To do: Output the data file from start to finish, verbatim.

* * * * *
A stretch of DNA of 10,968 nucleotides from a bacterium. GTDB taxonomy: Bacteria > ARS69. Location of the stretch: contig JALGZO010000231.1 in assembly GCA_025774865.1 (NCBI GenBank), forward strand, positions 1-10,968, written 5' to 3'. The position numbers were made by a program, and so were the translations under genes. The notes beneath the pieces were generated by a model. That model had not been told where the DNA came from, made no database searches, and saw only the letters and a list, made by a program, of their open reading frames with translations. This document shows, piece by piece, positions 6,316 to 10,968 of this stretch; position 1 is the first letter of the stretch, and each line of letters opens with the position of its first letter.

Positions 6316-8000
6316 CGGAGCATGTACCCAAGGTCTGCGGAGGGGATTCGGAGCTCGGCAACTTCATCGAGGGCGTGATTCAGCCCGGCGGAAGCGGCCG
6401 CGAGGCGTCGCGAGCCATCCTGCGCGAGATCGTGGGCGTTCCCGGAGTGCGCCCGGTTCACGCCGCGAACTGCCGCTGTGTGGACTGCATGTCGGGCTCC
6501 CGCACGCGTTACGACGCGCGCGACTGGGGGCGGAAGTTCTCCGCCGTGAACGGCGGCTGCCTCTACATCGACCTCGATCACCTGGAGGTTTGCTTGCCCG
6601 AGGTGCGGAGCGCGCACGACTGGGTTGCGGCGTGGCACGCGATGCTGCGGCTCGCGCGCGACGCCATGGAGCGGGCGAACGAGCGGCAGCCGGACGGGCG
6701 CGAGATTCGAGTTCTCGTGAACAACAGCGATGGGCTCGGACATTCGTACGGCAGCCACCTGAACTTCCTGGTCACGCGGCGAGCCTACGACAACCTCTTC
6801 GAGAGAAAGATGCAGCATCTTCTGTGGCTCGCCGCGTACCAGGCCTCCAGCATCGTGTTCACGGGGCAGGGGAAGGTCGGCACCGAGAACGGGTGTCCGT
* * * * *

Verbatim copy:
A stretch of DNA of 10,968 nucleotides from a bacterium. GTDB taxonomy: Bacteria > ARS69. Location of the stretch: contig JALGZO010000231.1 in assembly GCA_025774865.1 (NCBI GenBank), forward strand, positions 1-10,968, written 5' to 3'. The position numbers were made by a program, and so were the translations under genes. The notes beneath the pieces were generated by a model. That model had not been told where the DNA came from, made no database searches, and saw only the letters and a list, made by a program, of their open reading frames with translations. This document shows, piece by piece, positions 6,316 to 10,968 of this stretch; position 1 is the first letter of the stretch, and each line of letters opens with the position of its first letter.

Positions 6316-8000
6316 CGGAGCATGTACCCAAGGTCTGCGGAGGGGATTCGGAGCTCGGCAACTTCATCGAGGGCGTGATTCAGCCCGGCGGAAGCGGCCG
6401 CGAGGCGTCGCGAGCCATCCTGCGCGAGATCGTGGGCGTTCCCGGAGTGCGCCCGGTTCACGCCGCGAACTGCCGCTGTGTGGACTGCATGTCGGGCTCC
6501 CGCACGCGTTACGACGCGCGCGACTGGGGGCGGAAGTTCTCCGCCGTGAACGGCGGCTGCCTCTACATCGACCTCGATCACCTGGAGGTTTGCTTGCCCG
6601 AGGTGCGGAGCGCGCACGACTGGGTTGCGGCGTGGCACGCGATGCTGCGGCTCGCGCGCGACGCCATGGAGCGGGCGAACGAGCGGCAGCCGGACGGGCG
6701 CGAGATTCGAGTTCTCGTGAACAACAGCGATGGGCTCGGACATTCGTACGGCAGCCACCTGAACTTCCTGGTCACGCGGCGAGCCTACGACAACCTCTTC
6801 GAGAGAAAGATGCAGCATCTTCTGTGGCTCGCCGCGTACCAGGCCTCCAGCATCGTGTTCACGGGGCAGGGGAAGGTCGGCACCGAGAACGGGTGTCCGT